Bryan Caplan  

How Bad is Life in North Korea?

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When a country forbids foreigners to freely wander around and talk to people, smart money says that something monstrous is going on. North Korea is probably now the world's clearest example. It's hard to confirm that the alleged horrors are going on, but the fact that we aren't allowed to confirm them is a damning confirmation.

But now the North Korean government has accidentally tipped its hand. As the Los Angeles Times reports, it is now earning a lot of hard currency by letting trusted citizens work abroad:

The North Korean government keeps most of the earnings... Experts estimate that there are 10,000 to 15,000 North Koreans working abroad in behalf of their government in jobs ranging from nursing to construction work. In addition to the Czech Republic, North Korea has sent workers to Russia, Libya, Bulgaria, Saudi Arabia and Angola, defectors say.

Almost the entire monthly salary of each of the women here, about $260, the Czech minimum wage, is deposited directly into an account controlled by the North Korean government, which gives the workers only a fraction of the money.

[...]

...By the time all the deductions were made, each received between $20 and $30 a month. They spent less than $10 of it on food, buying only the cheapest local macaroni.

The key to this story is that despite everything, working abroad is considered a good deal. It's one of the few ways to save some money to help their families back home. And only the "most loyal" North Koreans qualify, with their families left behind as hostages:

By far the largest number of North Koreans working outside their country are in Russia, where they do mostly logging and construction in military-style camps run by the North Korean government. When the camps were set up in the early 1970s, the workers were North Korean prisoners. But as the North Korean economy disintegrated in the late 1980s, doing hard labor in Siberia came to be seen as a reward because at least it meant getting adequate food.

It follows, then, that as wretched as the lives of North Koreans working in Russia or the Czech Republic are, life in North Korea is far worse. In short, it's pretty bad even by the historical standards of other Communist regimes.

Well, at least this time, few Western journalists are pretending that hell on earth is utopia.


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TRACKBACKS (3 to date)
TrackBack URL: http://econlog.econlib.org/mt/mt-tb.cgi/419
The author at asiapundit in a related article titled stalin's labor camps a workers' paradise writes:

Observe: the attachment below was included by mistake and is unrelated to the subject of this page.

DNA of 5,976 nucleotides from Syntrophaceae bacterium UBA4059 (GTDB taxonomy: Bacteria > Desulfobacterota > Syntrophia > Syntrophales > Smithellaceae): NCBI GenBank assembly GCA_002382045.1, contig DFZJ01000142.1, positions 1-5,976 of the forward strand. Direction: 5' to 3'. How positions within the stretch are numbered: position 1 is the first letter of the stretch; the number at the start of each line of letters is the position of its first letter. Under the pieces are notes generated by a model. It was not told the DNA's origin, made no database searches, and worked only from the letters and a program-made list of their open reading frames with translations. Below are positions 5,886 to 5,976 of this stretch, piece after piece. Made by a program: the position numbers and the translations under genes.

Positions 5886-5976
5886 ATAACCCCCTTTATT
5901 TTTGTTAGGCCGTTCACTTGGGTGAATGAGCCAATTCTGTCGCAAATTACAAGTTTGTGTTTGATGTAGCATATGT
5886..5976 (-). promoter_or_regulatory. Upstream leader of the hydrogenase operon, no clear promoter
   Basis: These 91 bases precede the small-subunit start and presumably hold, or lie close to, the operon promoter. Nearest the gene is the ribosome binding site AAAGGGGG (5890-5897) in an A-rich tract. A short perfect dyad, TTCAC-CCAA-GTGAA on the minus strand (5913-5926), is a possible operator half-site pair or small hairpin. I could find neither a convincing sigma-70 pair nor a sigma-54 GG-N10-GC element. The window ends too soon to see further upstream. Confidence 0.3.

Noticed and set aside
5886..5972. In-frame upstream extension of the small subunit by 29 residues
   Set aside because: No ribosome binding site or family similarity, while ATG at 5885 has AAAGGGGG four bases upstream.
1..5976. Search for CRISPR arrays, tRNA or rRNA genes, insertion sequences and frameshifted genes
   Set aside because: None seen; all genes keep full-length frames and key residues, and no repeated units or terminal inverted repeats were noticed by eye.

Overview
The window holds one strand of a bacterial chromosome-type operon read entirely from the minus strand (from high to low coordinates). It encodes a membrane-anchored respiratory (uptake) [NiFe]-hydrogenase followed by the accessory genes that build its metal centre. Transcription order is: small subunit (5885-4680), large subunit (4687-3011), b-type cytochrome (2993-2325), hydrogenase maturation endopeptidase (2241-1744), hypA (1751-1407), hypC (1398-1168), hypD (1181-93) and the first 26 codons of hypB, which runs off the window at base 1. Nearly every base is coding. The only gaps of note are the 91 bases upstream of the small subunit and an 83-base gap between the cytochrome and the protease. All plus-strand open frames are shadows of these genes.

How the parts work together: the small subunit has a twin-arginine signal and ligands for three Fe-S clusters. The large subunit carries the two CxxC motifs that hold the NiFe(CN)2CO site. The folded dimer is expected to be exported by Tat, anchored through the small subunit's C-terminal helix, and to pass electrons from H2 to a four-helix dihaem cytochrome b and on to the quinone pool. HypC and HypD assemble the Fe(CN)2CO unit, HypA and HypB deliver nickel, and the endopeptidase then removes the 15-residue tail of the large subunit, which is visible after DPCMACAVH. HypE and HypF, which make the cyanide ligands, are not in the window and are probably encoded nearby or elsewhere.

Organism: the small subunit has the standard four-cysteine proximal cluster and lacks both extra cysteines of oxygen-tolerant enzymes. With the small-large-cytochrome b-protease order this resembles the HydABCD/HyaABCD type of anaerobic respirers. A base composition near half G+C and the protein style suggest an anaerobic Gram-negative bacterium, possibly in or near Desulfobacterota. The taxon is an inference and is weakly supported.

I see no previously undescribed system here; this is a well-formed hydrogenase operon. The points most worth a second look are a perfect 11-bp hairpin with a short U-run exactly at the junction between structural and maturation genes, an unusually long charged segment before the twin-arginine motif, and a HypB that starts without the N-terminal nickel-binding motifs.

How bad are things in North Korea? Soviet dictator Josef Stalin used to send dissidents and political prisoners to slave labor camps in Siberia as punishment. Today, North Koreans think being sent to a slave labor camp in Siberia [Tracked on December 29, 2005 12:09 AM]
COMMENTS (7 to date)
Frances writes:

Why isn't the European Human Rights Commission raising hell about this?

billy writes:

Over at the Antry Bear there would be three responses to this news. One, it's Bush and the republicans behind this. Two, at least they are not betaken advantage of by capitalist pigs. Three, they are doing it for the greater good of their country.

James writes:

The situation in the Democratic People's Republic of Korea is probably one of the most miserable in the world. The relative lack of outrage compared to many other issues really is surprising. See also this collection of defector reports.

Over at the Antry Bear there would be three responses to this news.

Or, they'd steadfastly deny its existence.

eric writes:

see Ted Turner's interview with Wolf Blitzer on North Korea.

snippet:

Turner: "I am absolutely convinced that the North Koreans are absolutely sincere. There's really no reason -- no reason for them to cheat or do anything to violate this very forward agreement. I mean, I think we can put the North Korea and East Asia problems behind us and concentrate on Iran and Iraq, where, where we still have some ongoing difficulties."

Blitzer: "I've got to tell you, Ted, given the record of North Korea, especially the fact that, in the Clinton administration in '93-'94, they made a similar pledge, which they violated and they backed out of, I'm not exactly sure that I accept all your optimism."

Turner: "Well, you know, I was optimistic about the Cold War when I got to Russia, too. But I looked them right in the eyes. And they looked like they meant the truth. I mean, you know, just because somebody's done something wrong in the past doesn't mean they can't do right in the future or in the present. That happens all the, all the time."

Blitzer: "But this is one of the most despotic regimes and Kim Jong Il is one of the worst men on Earth. Isn't that a fair assessment?"

Turner: "Well, I didn't get, I didn't get to meet him, but he didn't look, in the pictures that I've seen of him on CNN, he didn't look too much different than most other people."

ugh.

Matt writes:

Diplomacy and sanctions seem to be the only viable options of tackling the North Korea issue.

Military intervention is difficult and expensive and thus it's unlikely that any major power, especially the US is willing to take even with UN approval.

Chris Bolts writes:

I have to give it to him; Kim Jong Il is a genius, even if he is the world's most oppressive dictator.

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